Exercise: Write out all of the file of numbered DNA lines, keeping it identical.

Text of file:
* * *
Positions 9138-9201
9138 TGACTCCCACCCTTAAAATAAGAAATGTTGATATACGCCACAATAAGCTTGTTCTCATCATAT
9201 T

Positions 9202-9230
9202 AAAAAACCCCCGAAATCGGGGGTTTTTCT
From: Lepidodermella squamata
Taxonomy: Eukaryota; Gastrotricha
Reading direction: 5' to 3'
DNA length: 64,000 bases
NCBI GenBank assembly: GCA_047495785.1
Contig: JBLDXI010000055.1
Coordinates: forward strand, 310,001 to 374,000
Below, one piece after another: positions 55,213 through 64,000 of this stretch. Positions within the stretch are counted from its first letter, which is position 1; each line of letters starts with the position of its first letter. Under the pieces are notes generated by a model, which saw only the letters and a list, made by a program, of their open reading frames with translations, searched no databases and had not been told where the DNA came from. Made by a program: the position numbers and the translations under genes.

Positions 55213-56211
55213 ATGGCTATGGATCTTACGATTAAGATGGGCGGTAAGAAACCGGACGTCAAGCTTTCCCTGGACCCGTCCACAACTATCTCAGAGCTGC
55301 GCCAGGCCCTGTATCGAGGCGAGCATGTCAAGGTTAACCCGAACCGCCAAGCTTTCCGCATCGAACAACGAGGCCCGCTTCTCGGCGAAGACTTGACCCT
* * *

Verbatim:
Positions 9138-9201
9138 TGACTCCCACCCTTAAAATAAGAAATGTTGATATACGCCACAATAAGCTTGTTCTCATCATAT
9201 T

Positions 9202-9230
9202 AAAAAACCCCCGAAATCGGGGGTTTTTCT
From: Lepidodermella squamata
Taxonomy: Eukaryota; Gastrotricha
Reading direction: 5' to 3'
DNA length: 64,000 bases
NCBI GenBank assembly: GCA_047495785.1
Contig: JBLDXI010000055.1
Coordinates: forward strand, 310,001 to 374,000
Below, one piece after another: positions 55,213 through 64,000 of this stretch. Positions within the stretch are counted from its first letter, which is position 1; each line of letters starts with the position of its first letter. Under the pieces are notes generated by a model, which saw only the letters and a list, made by a program, of their open reading frames with translations, searched no databases and had not been told where the DNA came from. Made by a program: the position numbers and the translations under genes.

Positions 55213-56211
55213 ATGGCTATGGATCTTACGATTAAGATGGGCGGTAAGAAACCGGACGTCAAGCTTTCCCTGGACCCGTCCACAACTATCTCAGAGCTGC
55301 GCCAGGCCCTGTATCGAGGCGAGCATGTCAAGGTTAACCCGAACCGCCAAGCTTTCCGCATCGAACAACGAGGCCCGCTTCTCGGCGAAGACTTGACCCT